Does Zoloft Cause Insomnia?
What is insomnia?
Insomnia is the most common sleep disorder and, according to the Cleveland Clinic, it affects around 70% of Americans every year. Insomnia can be transient (lasts a few days or weeks) or acute (lasts more than three months). For around 15% of the population, insomnia is chronic, and for many, it is a struggle that can last for years. Contrary to popular belief, having insomnia doesn’t just mean you don’t get enough sleep. You can meet your sleeping quota, but if you have trouble falling asleep or staying asleep, or feeling rested during the day, these sleep challenges also fall under the category of insomnia.
Insomnia can be caused by many factors, some better known, such as stress, anxiety, or an uncomfortable sleeping environment, and others, lesser-known. For example, insomnia can also appear as a side effect of antidepressants, which frequently interfere with sleep physiology.
Does Zoloft cause insomnia?
Zoloft is an antidepressant that belongs to a group of drugs called selective Serotonin Reuptake Inhibitors (SSRIs). The generic name for Zoloft is sertraline, and it works by increasing serotonin levels in the brain. While depression isn’t necessarily caused just by low serotonin levels, SSRIs can improve mood symptoms which, in turn, can increase responsiveness to other treatments, such as cognitive behavioral therapy (CBT). However, common side effects of Zoloft can be quite unpleasant and include dizziness, blurred vision, low sex drive, and sleep issues, such as insomnia.
SSRIs and Insomnia
Insomnia can be a broad side effect of antidepressants, but has been shown in the research to specifically be attributed to SSRIs. The scientific reasoning behind this is that serotonin has a complex involvement in sleep-wake regulation, so any drug that modules serotonin activity, such as sertraline, will often affect sleep. Various clinical studies have shown that all SSRIs suppress REM sleep, and that the class effects of SSRIs include waking up during the night, and subsequently a decrease in overall sleep quality. In many cases, Zoloft and other serotonin drugs may successfully improve the symptoms of depression but exacerbate insomnia, which is why it’s essential to discuss side effects and determine the best course of action for treatment with your doctor.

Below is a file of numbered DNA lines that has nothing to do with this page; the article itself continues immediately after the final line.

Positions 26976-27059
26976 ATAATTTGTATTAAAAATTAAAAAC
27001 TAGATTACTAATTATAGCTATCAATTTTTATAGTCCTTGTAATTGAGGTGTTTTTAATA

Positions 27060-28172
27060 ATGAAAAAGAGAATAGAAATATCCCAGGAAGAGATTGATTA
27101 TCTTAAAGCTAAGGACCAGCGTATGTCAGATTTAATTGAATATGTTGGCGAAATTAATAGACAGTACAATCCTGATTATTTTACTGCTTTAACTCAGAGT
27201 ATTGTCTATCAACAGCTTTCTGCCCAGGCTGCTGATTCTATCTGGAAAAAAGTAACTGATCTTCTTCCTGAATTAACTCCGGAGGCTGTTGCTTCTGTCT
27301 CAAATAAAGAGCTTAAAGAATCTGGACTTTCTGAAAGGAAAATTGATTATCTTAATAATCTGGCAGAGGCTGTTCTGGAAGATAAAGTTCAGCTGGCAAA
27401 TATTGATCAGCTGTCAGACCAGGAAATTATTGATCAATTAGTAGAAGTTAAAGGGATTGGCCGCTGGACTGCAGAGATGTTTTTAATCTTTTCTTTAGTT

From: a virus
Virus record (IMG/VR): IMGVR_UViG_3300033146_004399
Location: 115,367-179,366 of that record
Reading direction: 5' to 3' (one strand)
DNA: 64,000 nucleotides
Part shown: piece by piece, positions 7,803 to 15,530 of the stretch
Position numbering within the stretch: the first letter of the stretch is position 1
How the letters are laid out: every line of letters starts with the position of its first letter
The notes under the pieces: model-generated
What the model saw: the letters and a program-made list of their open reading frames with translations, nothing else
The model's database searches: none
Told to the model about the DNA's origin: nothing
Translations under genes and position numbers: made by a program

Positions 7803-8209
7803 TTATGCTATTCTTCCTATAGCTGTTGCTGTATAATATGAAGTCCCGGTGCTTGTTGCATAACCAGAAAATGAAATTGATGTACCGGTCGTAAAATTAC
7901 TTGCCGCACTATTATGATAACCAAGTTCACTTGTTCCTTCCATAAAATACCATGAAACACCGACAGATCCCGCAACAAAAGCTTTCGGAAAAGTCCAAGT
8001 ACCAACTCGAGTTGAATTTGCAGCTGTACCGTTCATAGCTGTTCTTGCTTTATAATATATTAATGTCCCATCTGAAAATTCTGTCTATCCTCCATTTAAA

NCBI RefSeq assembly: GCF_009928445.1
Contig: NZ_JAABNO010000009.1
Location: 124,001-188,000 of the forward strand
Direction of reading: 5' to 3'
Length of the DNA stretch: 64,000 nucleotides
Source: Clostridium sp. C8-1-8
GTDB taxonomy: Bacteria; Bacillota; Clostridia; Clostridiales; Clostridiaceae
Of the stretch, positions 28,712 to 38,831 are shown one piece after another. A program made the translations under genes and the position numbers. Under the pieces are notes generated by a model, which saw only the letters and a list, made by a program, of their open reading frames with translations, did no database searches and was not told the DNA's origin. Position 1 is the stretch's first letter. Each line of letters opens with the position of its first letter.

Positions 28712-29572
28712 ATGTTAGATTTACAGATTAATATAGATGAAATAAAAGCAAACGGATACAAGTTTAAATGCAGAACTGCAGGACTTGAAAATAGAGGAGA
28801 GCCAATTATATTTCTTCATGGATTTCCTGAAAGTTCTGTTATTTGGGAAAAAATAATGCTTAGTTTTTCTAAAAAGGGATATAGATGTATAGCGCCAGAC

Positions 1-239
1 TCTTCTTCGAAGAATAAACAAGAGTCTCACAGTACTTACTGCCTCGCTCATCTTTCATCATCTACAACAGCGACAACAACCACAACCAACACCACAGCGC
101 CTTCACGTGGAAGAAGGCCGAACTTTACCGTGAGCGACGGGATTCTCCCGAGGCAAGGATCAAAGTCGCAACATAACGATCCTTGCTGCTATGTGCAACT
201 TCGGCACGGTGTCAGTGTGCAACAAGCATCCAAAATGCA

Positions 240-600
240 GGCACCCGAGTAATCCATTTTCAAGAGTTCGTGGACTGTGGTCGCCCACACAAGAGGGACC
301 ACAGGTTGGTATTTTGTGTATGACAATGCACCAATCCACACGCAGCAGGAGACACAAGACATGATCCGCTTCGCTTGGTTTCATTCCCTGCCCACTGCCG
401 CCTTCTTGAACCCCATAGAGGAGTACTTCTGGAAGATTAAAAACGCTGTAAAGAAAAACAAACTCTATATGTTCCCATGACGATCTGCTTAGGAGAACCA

Ways to treat insomnia
Although many people believe that insomnia can only be cured with drugs, the truth is that there are effective non-pharmacological methods for treating insomnia. In fact, guidelines from the American Academy of Sleep Medicine and the American College of Physicians recommend non-pharmacological treatments as first-line interventions.
- Exercising. Studies have shown that exercising regularly works just as well as sleeping pills, but without the side effects. What’s more, 83% of people who exercise regularly reported sleeping better. Additionally, exercise is also an excellent way to manage depression.
- Meditation and yoga help reduce stress, which is one of the leading factors behind insomnia. According to a 2019 study, those who do yoga and other mind-body practices, such as meditation, tai chi, and qigong, have better sleep patterns. Studies have shown that mindfulness is an effective intervention for insomnia.
- Improving your sleeping habits can also promote healthy sleep patterns. The more you provide a stable routine for your sleep, the more optimal your sleep will be over time. When sleep becomes more reliable, you will decrease the links between sleep and negative emotions, and thus reduce and eventually avoid hyperarousal.
If you struggle with depression and insomnia, be sure to discuss these concerns with your physician to determine the potential cause and the best course of action for treatment.
Why CBT-I may be the best cure for insomnia
Curing insomnia doesn’t have to involve drugs that create dependency and cause unwanted side effects. CBT-I is a scientific, evidence-based approach to treating insomnia. CBT-I is based on the principles of Cognitive Behavioral Therapy – a form of talking therapy that focuses on the connection between our thoughts, emotions, and habits.
CBT-I is recommended by the American Academy for Sleep Medicine, the American College of Physicians, and the European Sleep Research Society.
Utilizing the principles of CBT-I, Dawn is completely safe, and, unlike drugs, it does not cause side effects or create dependency. In clinical trials, 80% of people who underwent CBT-I reported better sleep patterns, and Dawn success stories show that CBT-I can help you fall asleep effortlessly, without pills.
To learn more about how to effectively treat your insomnia and why Dawn is the right choice for you, please fill out this form to start your journey to a restful night’s sleep!
For more resources on insomnia and how CBT-I can help, visit Dawn.health.
Dr. Colleen Ehrnstrom is a licensed clinical psychologist with a specialty practice in Acceptance and Commitment Therapy (ACT). Areas of expertise include insomnia and other sleep disorders, anxiety, and depression.
Dr Ehrnstrom is the co-author of the book End the Insomnia Struggle: A Step by Step Guide to Help you Get to Sleep and Stay Asleep which offers a comprehensive, personalized sleep program that integrates the physiology of sleep, cognitive behavioral therapy for insomnia (CBT-I) and acceptance and commitment therapy (ACT).